Sunday, December 05, 2004
Steroids And Fury
The right of the people to be secure in their persons, houses, papers, and effects, against unreasonable searches and seizures, shall not be violated, and no Warrants shall issue, but upon probable cause, supported by Oath or affirmation, and particularly describing the place to be searched, and the persons or things to be seized.Which means any such testing regimen would be a prima facie violation of said amendment. McCain, however, exhibits all the true tendencies of a man of his class and stature. He knows how to hold a press conference. He is infinitely pliable. He contains enormous seas of bluster, backed up with a shrewd capacity to keep himself inoffensive in the eyes of his colleagues and of the voters. That is to say, he has no intention of actually doing anything, but he needs a pig to roast in public. The experience with the Fiscal Year 2005 Omnibus Appropriations Bill is instructive. Certainly, he announced his indignation about the pork contained therein -- but after the pig had left the pen, that is, only after passing the federal budget did he raise his mighty objections. He is a man the lords of baseball -- and the union -- can deal with.
Men like Gammons, on the other hand, who roar and thunder about the game being tarnished because of steroids should know better. We do not erase the records of Hank Aaron because he played in an era of 162-game seasons, nor do we break out the sledgehammer at Cooperstown because Sandy Koufax had possibly the widest strike zone in history. David Pinto, who initially fell for this guff like a man pushed down a basement stairs, in his very next article concludes steroids wouldn't have affected performance that much. So why the paranoia? Why the public hyperventilation? Is it because obvious shams like DARE might get found out for what they are? Is it because William Sessions' comment that "winners don't use drugs" is so transparently wrong that it requires public and illegal beatdowns of anyone proving otherwise?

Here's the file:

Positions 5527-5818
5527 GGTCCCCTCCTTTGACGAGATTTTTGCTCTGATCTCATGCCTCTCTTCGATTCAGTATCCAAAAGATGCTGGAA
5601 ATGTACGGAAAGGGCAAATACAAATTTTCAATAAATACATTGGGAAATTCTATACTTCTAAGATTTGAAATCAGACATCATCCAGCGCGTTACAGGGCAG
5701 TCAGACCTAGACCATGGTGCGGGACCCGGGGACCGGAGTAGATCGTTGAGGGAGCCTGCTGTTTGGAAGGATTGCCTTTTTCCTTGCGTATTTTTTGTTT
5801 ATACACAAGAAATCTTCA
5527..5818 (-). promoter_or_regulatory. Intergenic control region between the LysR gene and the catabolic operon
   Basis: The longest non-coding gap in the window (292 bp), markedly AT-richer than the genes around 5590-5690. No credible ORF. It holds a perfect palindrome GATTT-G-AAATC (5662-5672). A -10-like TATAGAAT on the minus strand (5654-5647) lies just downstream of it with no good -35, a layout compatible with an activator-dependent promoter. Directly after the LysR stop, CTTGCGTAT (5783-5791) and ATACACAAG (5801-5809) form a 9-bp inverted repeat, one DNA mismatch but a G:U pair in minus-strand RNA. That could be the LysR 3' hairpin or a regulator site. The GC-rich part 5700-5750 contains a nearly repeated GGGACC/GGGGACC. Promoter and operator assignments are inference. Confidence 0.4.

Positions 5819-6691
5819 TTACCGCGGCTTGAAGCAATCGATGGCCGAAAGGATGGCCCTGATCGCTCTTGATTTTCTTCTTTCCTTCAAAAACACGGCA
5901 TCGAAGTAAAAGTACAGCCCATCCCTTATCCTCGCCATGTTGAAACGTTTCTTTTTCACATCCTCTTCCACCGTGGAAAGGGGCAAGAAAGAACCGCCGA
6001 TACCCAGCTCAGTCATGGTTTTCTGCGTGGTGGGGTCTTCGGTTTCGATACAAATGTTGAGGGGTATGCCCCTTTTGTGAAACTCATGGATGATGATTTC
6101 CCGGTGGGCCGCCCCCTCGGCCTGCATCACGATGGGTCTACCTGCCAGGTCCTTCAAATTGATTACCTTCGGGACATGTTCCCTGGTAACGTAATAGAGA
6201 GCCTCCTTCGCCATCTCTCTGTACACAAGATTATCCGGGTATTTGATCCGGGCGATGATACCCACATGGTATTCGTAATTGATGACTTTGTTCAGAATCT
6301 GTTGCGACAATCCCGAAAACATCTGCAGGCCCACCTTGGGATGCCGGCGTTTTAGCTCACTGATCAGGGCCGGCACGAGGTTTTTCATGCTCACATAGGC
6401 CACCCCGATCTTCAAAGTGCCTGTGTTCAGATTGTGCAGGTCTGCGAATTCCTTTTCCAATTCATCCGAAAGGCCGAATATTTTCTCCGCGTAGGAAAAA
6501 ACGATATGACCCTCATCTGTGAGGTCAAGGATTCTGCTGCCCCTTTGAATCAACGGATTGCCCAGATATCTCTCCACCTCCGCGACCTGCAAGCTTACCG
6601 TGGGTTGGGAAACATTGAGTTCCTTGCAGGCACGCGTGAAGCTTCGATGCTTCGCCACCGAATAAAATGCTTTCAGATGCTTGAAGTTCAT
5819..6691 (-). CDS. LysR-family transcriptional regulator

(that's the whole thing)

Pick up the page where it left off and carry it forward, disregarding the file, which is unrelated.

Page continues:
Near as I can tell, the objections to steroid use come down to these:
- Lyle Alzado got brain cancer from using steroids. Well, that was what he said. Anyone who recalls Mr. Alzado becoming learned in the arts of oncology, please let me know.
- They're illegal. This is hardly an argument.
- They're cheating because they're illegal. Ditto.
- They're bad for kids. This might, maybe, be an argument. However, scotch and soda are probably not good for kids, and we allow both to be sold in the majority of the country.
I’m sure that if you were to ask Ken Caminiti (you know, if years of steroid use hadn’t ripped-apart his cardiovascular system thus contributing to his untimely death) he would tell you that steroids are what won him the NL MVP in 1996. And I don't think it's a simple coincidence that the majority the premier power hitters of the past decade are known to have used or are the focus of well-placed suspicion. (Bonds, McGwire, Sosa, Giambi, Sheffield, Canseco, etc.)
The most compelling argument against steroids is simple: you shouldn’t have to mortgage your personal heath to compete on a level playing field. Liver dysfunction, heart disease, and shrunken testicles should not be the price one should have to pay to be a star.